Companion Plants for Red Twig Dogwood

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Some red twig dogwoods have variegated foliage.
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Home landscapes can be as beautiful in the winter as in summer if you plan ahead. For example, brilliant red stems take center stage after the leaves on red twig dogwoods fall. Several dogwood species are marketed as red twig dogwoods, all growing 3 to 8 feet tall, depending on cultivar. Like many other plants, they thrive in moist, sunny locations.

Cultural Needs

Red twig dogwood shrubs will grow anywhere a dogwood tree will.
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Red twig dogwoods, which include tartarian dogwood (Cornus alba), redosier dogwood (C. sericea, also known as C. stolonifera) and bloodtwig dogwood (C. sanguinea), grow best in full sun in moist, well-drained soil. Once well established, they're moderately drought tolerant and need supplemental watering only during hot or windy weather, but these adaptable shrubs also grow well in landscapes subject to periodic flooding. Red twig dogwoods tolerate partial shade, although their red twig color is best when the shrub grows in full sun. For the most intense color, cut back one-third to one-half of the stems to ground level in late winter or early spring, since the youngest stems have the brightest color. Feed the shrubs with an all-purpose shrub fertilizer after pruning.

Companion Trees

Plant weeping willows and red twig dogwoods near a pond for winter interest.
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Trees that enjoy the same sunny, damp sites as red twig dogwoods include red maples (Acer rubrum), pin and red oaks (Quercus palustris and Q. rubra) and many of the birches (Betula spp.). Austrian black pines (Pinus nigra) also thrive in moist, well-drained soil, as does the dawn redwood (Metasequoia glyptostroboides). For sites that experience periodic flooding, consider white and weeping willows (Salix alba and S. babylonica), bald cypresses (Taxodium distichum) and alders (Alnus ssp.).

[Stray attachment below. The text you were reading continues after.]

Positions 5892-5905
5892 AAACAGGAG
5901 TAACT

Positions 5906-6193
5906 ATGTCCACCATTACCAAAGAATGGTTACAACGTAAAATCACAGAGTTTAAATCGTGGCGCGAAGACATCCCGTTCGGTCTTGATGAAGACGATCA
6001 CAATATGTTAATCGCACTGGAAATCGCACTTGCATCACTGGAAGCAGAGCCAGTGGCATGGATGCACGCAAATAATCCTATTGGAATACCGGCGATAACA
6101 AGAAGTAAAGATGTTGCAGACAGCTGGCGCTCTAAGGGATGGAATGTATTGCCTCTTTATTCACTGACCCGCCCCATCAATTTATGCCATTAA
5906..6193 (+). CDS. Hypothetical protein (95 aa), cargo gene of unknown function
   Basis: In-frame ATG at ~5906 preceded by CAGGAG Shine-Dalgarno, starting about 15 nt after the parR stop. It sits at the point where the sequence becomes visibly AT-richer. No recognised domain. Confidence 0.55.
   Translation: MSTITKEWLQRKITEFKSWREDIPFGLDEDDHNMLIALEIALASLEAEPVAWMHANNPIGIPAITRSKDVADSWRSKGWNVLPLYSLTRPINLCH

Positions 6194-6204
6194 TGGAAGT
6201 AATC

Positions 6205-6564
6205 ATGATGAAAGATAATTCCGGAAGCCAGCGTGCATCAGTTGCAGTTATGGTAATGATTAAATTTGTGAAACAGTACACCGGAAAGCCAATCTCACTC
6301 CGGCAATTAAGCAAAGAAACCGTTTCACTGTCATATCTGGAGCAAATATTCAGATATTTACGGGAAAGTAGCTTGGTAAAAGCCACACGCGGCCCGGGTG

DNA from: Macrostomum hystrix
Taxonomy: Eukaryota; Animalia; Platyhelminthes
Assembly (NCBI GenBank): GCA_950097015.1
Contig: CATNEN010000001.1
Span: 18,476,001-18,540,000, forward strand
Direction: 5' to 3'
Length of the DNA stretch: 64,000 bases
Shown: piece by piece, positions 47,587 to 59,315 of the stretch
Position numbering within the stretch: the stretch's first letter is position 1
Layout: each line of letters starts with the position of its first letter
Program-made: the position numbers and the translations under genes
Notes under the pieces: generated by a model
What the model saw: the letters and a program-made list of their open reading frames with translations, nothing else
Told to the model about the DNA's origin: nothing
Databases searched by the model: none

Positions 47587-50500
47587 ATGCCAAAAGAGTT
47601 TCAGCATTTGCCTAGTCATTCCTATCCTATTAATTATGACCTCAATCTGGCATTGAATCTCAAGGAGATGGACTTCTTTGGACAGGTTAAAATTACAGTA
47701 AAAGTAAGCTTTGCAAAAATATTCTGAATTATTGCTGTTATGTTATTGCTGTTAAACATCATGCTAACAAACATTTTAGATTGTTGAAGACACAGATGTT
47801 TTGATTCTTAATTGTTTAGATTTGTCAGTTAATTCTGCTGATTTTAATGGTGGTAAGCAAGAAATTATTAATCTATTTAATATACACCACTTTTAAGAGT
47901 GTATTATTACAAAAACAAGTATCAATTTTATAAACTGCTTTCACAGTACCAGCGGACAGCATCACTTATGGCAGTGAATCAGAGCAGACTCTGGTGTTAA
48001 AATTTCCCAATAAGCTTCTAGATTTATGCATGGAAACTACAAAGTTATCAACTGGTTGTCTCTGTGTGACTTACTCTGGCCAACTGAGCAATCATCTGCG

Companion Shrubs

Highbush blueberries combine well with red twig dogwoods.
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Red twig dogwood's bright red winter color really sings when it's planted near yellow-tinged evergreens such as arborvitae (Thuja spp.) and junipers (Juniperus spp.), both of which grow well in damp soil that's well-drained. In summer, the variegated foliage of red twig dogwood cultivars such as Elegantissima and Arctic Sun sparkles against dark-leaved shrubs such as hollies (Ilex spp.) and viburnums (Viburnum spp.). If your red twig dogwoods are in a boggy spot that doesn't drain well, winterberry hollies (I. verticillata), summersweet (Clethra alnifolia), chokeberry (Aronia arbutifolia) and highbush blueberries (Vaccinium corymbosum) are all good companion shrubs.

Companion Perennials

Daylilies like moist soil.
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Hardy hibiscus (Hibiscus moscheutos) thrive in the same damp, sunny conditions as red twig dogwoods and put on a show-stopping display of huge flowers in late summer and fall. Black-eyed Susans (Rudbeckia), ornamental grasses such as fountain grass (Pennisetum spp.) and maiden grass (Miscanthus sinensis), asters (Aster spp.) and daylilies (Hemerocallis spp. and hybrids) all grow well in moist, well-drained soil in full sun.

Shady Companions

The native cardinal flower flourishes in damp shade.
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For red twig dogwood plantings in partial shade, combine the shrubs with perennials such as primrose (Primula spp.), cardinal flower (Lobelia cardinalis), golden creeping jenny (Lysimachia nummularia 'Aurea') or astilbe (Astilbe spp. and hybrids). Good shrub companions for partially shaded sites include golden privet (Ligustrum x vicaryi), azaleas (Rhododendron spp. and hybrids), heavenly bamboo (Nandina domestica) and andromeda (Pieris japonica). Shade-tolerant trees include shadblow (Amelanchier canadensis), Japanese maples (A. palmatum) and, of course, any of the tree-form dogwoods, such as the native American flowering dogwood (C. florida) or the kousa dogwood (C. kousa).


Marie Roper

Marie Roper began writing in 1987, preparing sales and training materials for Citadel, Inc. and then newsletters for Fullerton Garden Center. A trained horticulturist, she was a garden designer and adult-education teacher for the USDA Graduate School in Washington, D.C. Roper has a Bachelor of Arts in history from the University of Maryland.